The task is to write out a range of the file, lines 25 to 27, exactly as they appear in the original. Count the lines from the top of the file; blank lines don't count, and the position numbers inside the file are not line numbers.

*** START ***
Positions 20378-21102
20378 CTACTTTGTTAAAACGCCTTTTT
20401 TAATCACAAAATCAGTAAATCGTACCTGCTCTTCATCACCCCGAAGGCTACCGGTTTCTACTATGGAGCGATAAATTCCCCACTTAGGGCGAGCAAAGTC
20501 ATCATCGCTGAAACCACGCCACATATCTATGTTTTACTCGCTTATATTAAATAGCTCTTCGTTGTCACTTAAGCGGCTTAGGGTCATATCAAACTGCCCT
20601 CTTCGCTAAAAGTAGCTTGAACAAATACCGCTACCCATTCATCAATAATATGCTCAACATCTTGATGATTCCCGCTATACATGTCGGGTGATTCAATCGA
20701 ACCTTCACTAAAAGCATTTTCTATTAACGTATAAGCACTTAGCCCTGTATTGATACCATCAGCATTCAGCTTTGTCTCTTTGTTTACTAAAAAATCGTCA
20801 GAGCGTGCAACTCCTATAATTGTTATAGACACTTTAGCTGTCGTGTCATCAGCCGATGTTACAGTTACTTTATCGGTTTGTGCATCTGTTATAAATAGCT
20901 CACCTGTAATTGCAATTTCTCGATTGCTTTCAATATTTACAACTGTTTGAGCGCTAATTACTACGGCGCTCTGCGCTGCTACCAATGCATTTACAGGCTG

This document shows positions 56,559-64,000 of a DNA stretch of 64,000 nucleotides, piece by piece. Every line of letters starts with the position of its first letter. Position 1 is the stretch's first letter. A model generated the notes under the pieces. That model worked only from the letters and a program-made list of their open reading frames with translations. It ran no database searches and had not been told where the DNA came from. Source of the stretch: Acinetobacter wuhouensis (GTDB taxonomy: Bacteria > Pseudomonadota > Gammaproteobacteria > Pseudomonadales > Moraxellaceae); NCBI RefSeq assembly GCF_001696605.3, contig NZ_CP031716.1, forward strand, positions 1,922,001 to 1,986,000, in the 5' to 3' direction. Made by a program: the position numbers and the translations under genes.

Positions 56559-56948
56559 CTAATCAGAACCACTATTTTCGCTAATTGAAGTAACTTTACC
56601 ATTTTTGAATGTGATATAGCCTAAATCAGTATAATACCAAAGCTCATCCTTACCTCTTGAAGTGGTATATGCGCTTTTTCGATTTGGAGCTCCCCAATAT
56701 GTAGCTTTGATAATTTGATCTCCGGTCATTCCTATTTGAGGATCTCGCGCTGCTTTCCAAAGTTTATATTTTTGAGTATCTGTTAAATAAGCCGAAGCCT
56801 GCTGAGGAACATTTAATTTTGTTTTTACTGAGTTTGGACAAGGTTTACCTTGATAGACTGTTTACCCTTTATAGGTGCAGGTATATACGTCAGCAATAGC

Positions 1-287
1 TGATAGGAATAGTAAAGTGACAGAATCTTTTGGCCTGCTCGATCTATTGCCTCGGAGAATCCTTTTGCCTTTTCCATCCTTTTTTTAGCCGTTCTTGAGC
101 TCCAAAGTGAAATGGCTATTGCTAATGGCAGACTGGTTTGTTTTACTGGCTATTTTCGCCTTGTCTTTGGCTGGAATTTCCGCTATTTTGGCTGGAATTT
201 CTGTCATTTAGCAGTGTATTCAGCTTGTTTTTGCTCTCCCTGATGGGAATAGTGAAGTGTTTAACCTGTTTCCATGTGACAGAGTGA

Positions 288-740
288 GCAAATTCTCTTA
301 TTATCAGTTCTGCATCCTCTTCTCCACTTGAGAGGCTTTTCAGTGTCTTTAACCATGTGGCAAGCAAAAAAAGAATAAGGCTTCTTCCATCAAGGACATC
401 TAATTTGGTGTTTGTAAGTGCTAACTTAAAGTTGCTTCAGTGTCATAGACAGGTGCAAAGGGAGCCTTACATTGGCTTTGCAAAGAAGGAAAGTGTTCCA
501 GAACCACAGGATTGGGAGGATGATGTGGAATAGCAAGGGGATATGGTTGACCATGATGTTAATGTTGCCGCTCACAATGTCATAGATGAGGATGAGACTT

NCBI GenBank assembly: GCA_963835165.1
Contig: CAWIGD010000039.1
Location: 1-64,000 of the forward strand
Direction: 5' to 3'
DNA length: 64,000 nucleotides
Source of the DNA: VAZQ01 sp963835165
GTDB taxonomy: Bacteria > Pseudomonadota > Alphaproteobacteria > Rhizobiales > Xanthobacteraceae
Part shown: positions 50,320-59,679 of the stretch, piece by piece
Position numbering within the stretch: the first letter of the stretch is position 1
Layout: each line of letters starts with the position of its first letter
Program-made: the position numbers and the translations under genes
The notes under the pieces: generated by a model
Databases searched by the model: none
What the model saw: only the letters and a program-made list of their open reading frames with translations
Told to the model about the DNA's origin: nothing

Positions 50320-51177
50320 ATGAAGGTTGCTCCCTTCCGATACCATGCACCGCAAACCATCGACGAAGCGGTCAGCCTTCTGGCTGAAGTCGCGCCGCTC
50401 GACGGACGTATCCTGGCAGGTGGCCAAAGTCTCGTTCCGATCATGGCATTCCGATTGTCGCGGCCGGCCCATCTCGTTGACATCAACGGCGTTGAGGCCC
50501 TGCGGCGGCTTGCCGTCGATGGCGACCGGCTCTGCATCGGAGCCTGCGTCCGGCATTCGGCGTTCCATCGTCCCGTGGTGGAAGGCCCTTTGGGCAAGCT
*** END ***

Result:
Contig: CAWIGD010000039.1
Location: 1-64,000 of the forward strand
Direction: 5' to 3'